Black Box East
Even decades after the official end of the Cold War, ‘the East’ remains the Other. Only because of this reinforced Othering of what Western media now designates ‘post-communist’ space can it so comfortably function as a black box of the West’s ethical imperialism: the much-invoked opacity of ‘the East’ can be presented as a lack of transparency and hence a legitimation for the West’s ostensibly ‘civilizing’ therapies and impositions; meanwhile, that very opacity can be used to veil privatization processes of state-owned enterprises, for instance, in obscurantism, that is, beyond the light of rational comprehension and democratic accountability. Black-boxing ‘the East’ in this way makes it possible to conceal abuses of power, wide-ranging mechanisms of exploitation, and privatization-related aggravation of structural problems. Moreover, it provides the perfect conditions for the misuse of subsidies, white-collar crime, and organized crime.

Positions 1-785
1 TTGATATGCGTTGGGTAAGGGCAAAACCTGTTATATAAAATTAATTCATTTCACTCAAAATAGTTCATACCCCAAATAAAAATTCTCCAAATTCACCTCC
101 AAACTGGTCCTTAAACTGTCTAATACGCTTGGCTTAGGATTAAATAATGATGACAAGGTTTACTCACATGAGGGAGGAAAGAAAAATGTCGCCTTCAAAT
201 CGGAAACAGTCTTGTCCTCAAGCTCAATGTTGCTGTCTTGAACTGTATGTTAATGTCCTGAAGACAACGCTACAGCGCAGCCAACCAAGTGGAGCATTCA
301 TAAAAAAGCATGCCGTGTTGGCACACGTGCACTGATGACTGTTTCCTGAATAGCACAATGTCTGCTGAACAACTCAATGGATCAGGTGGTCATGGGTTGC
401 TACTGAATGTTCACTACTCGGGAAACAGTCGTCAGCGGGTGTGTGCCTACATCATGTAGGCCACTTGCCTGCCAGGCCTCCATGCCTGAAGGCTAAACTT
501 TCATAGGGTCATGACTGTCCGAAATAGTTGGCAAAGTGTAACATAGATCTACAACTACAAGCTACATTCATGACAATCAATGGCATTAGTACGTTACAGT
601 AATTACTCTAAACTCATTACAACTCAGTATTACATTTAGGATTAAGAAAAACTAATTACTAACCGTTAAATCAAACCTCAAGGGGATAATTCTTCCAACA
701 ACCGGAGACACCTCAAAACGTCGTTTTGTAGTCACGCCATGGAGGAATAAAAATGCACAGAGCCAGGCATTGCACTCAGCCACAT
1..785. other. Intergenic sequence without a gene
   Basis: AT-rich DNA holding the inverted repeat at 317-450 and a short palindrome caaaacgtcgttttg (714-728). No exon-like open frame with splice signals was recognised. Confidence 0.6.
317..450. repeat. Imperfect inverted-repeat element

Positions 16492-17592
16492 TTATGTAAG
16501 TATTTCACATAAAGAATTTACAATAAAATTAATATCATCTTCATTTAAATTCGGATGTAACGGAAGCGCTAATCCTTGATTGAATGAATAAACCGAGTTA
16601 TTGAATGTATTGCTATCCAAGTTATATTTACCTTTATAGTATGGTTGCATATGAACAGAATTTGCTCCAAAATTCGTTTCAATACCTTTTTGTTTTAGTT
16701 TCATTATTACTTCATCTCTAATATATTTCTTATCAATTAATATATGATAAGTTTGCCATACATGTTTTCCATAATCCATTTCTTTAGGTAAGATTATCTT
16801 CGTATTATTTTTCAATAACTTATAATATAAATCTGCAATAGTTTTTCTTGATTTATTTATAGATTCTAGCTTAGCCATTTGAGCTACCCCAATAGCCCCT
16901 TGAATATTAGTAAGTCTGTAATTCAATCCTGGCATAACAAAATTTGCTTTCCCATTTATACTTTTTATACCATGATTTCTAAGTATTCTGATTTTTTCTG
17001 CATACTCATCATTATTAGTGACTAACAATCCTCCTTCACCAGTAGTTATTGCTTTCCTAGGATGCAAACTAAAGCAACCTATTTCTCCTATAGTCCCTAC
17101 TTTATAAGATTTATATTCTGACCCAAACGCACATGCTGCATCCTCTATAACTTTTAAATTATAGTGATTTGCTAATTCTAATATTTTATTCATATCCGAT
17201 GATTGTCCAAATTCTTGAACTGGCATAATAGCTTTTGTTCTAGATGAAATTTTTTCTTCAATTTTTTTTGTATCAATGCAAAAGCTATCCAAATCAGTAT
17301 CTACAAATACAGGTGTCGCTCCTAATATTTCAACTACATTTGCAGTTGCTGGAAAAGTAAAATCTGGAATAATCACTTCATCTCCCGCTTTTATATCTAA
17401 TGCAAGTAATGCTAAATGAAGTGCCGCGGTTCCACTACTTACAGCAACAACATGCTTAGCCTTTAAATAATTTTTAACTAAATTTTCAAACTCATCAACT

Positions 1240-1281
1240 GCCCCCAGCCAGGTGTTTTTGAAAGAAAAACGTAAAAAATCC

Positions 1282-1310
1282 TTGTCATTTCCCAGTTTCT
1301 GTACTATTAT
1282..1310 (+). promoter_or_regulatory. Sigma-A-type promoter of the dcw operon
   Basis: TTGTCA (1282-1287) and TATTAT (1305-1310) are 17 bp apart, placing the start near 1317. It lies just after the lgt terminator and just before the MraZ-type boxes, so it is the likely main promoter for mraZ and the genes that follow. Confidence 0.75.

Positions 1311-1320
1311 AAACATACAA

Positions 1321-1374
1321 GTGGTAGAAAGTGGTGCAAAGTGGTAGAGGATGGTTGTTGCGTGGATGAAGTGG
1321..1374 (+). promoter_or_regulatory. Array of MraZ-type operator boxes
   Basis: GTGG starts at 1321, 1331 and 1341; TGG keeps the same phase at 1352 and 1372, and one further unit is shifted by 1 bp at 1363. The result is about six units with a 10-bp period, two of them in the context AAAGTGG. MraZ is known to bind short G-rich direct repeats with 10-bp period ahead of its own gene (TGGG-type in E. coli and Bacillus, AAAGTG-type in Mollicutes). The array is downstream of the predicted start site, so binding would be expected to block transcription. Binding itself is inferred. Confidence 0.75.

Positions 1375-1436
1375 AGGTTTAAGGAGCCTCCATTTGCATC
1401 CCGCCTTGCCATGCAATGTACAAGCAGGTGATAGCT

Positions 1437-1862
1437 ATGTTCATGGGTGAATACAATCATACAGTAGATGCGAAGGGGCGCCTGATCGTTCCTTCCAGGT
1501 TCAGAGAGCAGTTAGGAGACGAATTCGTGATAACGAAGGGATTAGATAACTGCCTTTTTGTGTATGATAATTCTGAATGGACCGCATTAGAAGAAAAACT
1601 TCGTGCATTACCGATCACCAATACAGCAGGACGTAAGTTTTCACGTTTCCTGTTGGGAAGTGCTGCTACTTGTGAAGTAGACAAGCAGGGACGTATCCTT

Scrutinizing the double standards underlying capitalism’s post-1989 expansion, the Berliner Gazette (BG) project takes Germany as a starting point: a nation-state whose entrepreneurial agenda (“first we take East Germany, then we take eastern Europe and beyond”) has reached a critical limit. The most obvious signs of this would be the increasing precariousness and radicalization in ‘the new states’, as BG founding editors Magdalena Taube and Krystian Woznicki show in their introductory essay. Read it in English or in German.